The desserts at Pizza D.O.C. are fully as outstanding as the pizza. I thought I'd found the best dessert on the menu when I sampled the croccantino, which I can only describe as tasting like a cross between sweetened light cold butter and vanilla ice cream with a ribbon of crisp carmel and walnuts running through it. I'm sure it requires scientific notation to poperly document the caloric content. I was floored when we went back and I sampled what I was sure to be an ordinary dessert - the tiramisu. I had appaently never had real tiramisu until I had this tiramisu. The alcohol, espresso, marscapone, and cocoa mixed perfectly with the moist lady fingers, accusing all the previous "tiramisu's" I'd had in the past as pale imposters. We also enjoyed on one trip a vanilla panna cotta that would be a star attraction at other restaurants.

Convince your group to share a bunch of desserts, but engineer it so the croccantino and the tiramisu end up next to you.

As for drinks, the wines by the glass at Pizza D.O.C. are pretty good if a bit expensive at $6-12 apiece. Instead, get a bottle from the wine menu for the best wines in the house at a reasonable price. We had a Torrefazione Rosso Conero 2002 from the Marche region of Italy for $36, a bargain when you consider we easily could have spent $9 each on vastly inferior wine by the glass.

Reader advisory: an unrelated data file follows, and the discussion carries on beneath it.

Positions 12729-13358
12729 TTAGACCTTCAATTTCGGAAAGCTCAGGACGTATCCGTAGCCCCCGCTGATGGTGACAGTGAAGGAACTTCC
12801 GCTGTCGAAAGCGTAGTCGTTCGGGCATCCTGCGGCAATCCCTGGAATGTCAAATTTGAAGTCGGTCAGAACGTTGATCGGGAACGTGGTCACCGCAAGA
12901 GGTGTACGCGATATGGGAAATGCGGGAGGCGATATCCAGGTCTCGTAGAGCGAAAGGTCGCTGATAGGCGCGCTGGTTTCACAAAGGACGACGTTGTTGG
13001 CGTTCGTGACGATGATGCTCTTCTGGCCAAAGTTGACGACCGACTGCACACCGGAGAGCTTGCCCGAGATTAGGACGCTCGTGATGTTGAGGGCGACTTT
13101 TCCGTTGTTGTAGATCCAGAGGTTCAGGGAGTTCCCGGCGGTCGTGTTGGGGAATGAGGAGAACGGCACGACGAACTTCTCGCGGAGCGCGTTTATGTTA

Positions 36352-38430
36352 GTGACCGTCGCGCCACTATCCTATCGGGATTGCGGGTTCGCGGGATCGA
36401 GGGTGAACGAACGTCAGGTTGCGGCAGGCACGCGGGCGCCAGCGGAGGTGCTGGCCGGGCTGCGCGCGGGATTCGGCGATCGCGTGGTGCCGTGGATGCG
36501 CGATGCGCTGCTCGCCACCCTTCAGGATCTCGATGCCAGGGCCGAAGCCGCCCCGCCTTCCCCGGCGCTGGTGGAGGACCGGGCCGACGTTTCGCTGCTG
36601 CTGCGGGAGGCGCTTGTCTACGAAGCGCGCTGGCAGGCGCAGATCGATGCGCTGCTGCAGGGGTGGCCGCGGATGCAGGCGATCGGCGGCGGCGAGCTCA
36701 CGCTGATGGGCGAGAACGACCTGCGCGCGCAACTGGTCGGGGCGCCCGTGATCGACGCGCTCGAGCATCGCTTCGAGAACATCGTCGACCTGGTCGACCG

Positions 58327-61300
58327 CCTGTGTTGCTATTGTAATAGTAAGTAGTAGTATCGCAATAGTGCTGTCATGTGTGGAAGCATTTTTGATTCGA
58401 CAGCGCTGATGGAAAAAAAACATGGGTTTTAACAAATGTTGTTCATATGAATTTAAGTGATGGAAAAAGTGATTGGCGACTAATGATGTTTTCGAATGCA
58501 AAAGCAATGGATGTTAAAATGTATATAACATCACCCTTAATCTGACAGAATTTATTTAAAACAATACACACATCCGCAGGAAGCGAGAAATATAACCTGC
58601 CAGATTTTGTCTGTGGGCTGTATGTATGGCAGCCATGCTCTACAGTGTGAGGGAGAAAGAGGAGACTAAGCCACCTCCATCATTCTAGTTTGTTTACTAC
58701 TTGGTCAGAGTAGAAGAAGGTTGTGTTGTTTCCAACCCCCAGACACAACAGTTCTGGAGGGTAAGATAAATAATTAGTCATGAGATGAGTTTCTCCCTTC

I intend to make Pizza D.O.C. a regular stop on the restauant circuit in Chicago and encourage you to do the same. The food here has always been excellent, with the only knock on the place being the service, which in our experience seems to have improved quite a bit. Tip well and keep the good times rolling. Highly recommended.